Centre Village,  433 South 7th Street, Minneapolis


When it was built in 1985, Center Village was thought to be an advanced urban-housing concept.  The building was conceptualized as part of a multi-use “omnibuilding” which combines a hotel and condominiums stacked on top of one of the city’s celebrated peripheral parking ramps.  It is located across from the manicured greenery of the Government Center and connects to Downtown via skyway.  Minutes after leaving their downtown jobs, residents can enjoy the rooftop pool-deck while admiring the near-by work of three international architects: Helmut Jahn’s 701 Fourth Avenue, Edward Charles Bassett’s Lutheran Brotherhood (now Thrivent) and Kohn Pedersen Fox’s Lincoln Center.

The Crossings, 121 Washington Avenue South, Minneapolis


Pioneering in-downtown housing by the same developer who built the pioneering 1200 on the Mall in the Loring Park housing district. Reflecting the city's goals at the time, The Crossings provides moderately priced downtown housing, connected to the skyway system. Units are ample in size and functional in plan, with balconies opening to the outdoors.

The Kenosha, 1204 Harmon Place, Minneapolis


Harmon Place has experienced several transformations over the past century. When The Kenosha was constructed as a residential hotel in 1907, Harmon Place was a haven from bustling Hennepin Avenue, a block away. In the 1920s, auto-related businesses like showrooms, repairs, and parts began to locate along the street, so by the 1950s, Harmon Place was the place to go when you wanted to buy a new car. After dealerships followed the expanding regional population out to the suburbs, the area lost its distinct identity, other than as the location of Billy Graham's international ministries. Perception changed once again in the 1970s, when Loring housing redevelopment and the expanding community college led to hundreds of millions of dollars in public and private investment. By today, Harmon Place has become a richly textured area, additionally associated with the University of St. Thomas and Walker Art Center, an array of distinctive restaurants, and of course the original, historic area feature, Loring Park.

Six Quebec, 601 Marquette Avenue, Minneapolis


A unique pied á terre set atop a commercial building in the heart of the city's financial district: this is the block where the Minneapolis skyway system was born, way back in 1962. At over 1,550 square feet of floor area, these are generously sized living units, certainly plausible as a primary residence. But a stressed-out executive with an office in a nearby tower might find this location ideal for a time-out from the daily grind. In addition to dozens of nearby restaurants open during business days, residents of these units can avail themselves to fine hotel dining seven days a week within this block, as well as at the new Westin Hotel kitty corner across 6th and Marquette, and at the IDS Center, at 7th and Marquette.

The Nicollet 1001 Nicollet Mall, Minneapolis


Throughout the twentieth century, Downtown Minneapolis was first and foremost a business center, its dominant architecture was office buildings. In this century, new downtown office development has fallen off precipitously, reflecting the decamping of corporate headquarters to elsewhere, the continued decentralizing of business activity, and increasing numbers of employees working at home. So it is a sign of the times to see this development, a 56-story residential tower, on what would previously have been understood as an office-building site. Moreover, the architecture is highly stylized, aggressively symbolizing the rising prominence of residential not just around Downtown, but right in its business core. The Nicollet is scheduled for a 2008 opening, offering living units ranging in floor area from 750 to more than 5,100 square feet. Positioned as an ultra-premium property, top-end amenities and finishes should be expected.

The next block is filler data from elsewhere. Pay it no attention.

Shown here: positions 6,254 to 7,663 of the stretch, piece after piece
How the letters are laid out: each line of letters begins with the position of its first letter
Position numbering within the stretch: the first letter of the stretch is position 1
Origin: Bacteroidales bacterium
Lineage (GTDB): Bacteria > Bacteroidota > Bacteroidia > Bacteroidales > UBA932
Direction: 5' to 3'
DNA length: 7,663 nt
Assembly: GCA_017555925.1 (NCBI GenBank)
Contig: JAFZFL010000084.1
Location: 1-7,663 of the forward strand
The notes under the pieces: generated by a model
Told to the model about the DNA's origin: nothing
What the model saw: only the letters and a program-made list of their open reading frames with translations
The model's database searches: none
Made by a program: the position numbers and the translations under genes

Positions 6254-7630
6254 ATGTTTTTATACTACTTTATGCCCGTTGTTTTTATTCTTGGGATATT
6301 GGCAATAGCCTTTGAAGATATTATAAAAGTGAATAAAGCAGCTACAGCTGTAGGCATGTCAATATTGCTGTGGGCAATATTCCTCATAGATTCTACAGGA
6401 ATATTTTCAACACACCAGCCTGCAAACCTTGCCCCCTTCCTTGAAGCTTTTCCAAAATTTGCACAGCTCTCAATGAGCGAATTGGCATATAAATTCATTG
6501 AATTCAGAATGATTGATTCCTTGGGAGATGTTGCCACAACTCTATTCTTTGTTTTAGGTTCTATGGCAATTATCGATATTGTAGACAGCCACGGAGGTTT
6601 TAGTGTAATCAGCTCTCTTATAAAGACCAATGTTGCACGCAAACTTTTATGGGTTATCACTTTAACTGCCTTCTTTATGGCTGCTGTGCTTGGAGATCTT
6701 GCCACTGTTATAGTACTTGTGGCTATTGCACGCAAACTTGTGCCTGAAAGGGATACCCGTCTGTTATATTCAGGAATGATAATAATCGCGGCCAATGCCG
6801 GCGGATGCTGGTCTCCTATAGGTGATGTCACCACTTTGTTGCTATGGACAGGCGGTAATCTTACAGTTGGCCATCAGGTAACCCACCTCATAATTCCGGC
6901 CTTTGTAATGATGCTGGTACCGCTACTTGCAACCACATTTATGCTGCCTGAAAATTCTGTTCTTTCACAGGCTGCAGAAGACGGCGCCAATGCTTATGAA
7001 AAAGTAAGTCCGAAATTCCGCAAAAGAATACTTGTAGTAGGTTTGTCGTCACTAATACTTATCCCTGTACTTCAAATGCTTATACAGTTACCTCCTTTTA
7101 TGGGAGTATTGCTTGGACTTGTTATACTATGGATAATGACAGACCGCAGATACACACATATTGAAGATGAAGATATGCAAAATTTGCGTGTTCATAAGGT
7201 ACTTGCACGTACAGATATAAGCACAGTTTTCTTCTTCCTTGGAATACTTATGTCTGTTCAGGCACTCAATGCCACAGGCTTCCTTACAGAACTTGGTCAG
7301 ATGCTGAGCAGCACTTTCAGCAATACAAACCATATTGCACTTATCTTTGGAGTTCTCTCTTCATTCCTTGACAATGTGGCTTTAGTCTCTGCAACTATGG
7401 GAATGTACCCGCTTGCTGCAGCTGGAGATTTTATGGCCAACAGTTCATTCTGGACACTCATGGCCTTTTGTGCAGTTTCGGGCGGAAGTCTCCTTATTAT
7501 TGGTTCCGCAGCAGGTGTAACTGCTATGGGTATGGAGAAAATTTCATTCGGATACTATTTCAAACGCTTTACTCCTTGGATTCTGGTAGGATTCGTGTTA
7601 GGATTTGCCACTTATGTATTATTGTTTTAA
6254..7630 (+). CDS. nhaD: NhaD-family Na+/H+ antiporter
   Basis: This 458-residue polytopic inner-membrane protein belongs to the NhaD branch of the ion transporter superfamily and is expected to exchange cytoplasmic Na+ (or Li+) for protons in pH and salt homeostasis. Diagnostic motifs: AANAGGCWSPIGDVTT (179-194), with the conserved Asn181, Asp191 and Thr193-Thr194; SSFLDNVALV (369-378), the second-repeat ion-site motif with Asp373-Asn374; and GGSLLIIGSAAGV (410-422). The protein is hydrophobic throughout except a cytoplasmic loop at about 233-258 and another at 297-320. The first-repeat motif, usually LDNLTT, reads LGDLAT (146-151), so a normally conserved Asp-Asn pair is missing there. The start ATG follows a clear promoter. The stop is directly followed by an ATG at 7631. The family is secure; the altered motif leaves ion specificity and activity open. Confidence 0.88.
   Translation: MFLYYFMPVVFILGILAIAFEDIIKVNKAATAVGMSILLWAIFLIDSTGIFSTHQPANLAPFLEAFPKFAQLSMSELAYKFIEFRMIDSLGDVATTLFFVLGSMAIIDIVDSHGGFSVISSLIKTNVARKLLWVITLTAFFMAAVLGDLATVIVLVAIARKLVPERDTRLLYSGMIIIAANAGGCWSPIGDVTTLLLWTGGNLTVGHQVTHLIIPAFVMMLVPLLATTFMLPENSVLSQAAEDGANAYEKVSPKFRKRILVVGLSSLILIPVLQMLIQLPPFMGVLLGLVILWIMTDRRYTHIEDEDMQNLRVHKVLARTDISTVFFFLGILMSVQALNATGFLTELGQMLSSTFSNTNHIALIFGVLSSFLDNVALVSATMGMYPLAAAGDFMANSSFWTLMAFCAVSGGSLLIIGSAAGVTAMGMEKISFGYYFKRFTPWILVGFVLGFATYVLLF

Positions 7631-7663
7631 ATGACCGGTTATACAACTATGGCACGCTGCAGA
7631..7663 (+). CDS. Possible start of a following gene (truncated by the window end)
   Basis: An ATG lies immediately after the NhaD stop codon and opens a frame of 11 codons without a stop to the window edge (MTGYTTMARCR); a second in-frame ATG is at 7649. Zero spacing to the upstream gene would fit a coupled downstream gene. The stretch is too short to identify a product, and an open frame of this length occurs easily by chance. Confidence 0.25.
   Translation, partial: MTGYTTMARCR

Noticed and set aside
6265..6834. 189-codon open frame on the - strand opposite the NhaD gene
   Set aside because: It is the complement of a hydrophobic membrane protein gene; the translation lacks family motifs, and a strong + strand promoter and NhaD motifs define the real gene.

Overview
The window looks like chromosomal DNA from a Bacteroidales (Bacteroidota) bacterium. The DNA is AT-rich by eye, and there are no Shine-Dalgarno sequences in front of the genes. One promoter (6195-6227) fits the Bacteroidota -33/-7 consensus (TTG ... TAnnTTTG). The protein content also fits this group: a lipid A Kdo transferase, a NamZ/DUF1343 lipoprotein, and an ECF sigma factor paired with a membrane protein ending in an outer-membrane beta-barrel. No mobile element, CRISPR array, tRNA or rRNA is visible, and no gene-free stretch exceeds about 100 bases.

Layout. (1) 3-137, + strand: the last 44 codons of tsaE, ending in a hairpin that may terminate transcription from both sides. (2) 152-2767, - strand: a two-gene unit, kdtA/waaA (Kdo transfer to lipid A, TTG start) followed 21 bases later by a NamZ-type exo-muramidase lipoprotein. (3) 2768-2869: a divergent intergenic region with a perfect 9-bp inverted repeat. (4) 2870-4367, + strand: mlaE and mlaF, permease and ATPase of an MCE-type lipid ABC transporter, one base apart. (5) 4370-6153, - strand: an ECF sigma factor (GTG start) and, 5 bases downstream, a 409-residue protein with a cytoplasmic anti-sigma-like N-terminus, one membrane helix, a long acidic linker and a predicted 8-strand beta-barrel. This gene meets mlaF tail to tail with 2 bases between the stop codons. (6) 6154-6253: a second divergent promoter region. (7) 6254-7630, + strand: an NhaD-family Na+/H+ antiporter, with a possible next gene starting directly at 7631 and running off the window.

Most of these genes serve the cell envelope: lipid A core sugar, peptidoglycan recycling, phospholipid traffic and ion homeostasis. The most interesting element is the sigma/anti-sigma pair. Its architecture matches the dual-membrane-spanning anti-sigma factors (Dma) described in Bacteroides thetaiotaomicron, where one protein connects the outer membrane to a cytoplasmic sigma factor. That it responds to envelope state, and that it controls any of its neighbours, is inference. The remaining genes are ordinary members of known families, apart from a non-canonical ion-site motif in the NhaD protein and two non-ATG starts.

The Towers/River Towers Condominiums, 15 South 1st Street, Minneapolis


Back in 1959, the city embarked on a massive urban-renewal program to clear out the teeming "slum" district known as the Gateway. Hundreds of crumbling structures (and a few architectural landmarks) were razed, to be replaced by sparkling new buildings. The elimination of dozens of bars and flophouses cheered respectable citizens, but the consequent steep drop in human activity resulted in a sense of deadness within the district. This was to be cured by The Towers, upscale apartments intended to bring the right kind of human activity to the Gateway. Of course, the upper-middle-income Towers tenants were not the sort to stand around on area sidewalks all day, like the thousands of "bums" urban renewal had displaced. But this was the earliest downtown housing of the postwar era in Minneapolis, and due to quality construction has maintained its appeal more than four decades after opening. Especially the updated living units are well-scaled and eminently livable, enhanced by a large landscaped pool terrace and tennis courts.

Washburn Lofts, 700 South 2nd Street, Minneapolis


St. Anthony Falls is the reason Minneapolis exists where it does, pure and simple. Between the late 1800s and 1920, Minneapolis was the world's largest miller of grain and lumber. The West Bank of the riverfront, today's Mill District, was dominated by the Washburn Crosby Company—later known as General Mills. Washburn and Crosby are still familiar and respected names today, including hidden in the acronym for the company's radio and television stations: WCCO. So from a broad historical perspective, Washburn Lofts is not just an historic building, it is the historic Minneapolis building.

 
Lakes Area Realty
8567 S. 600 N.
Minneapolis, MN
612-280-1514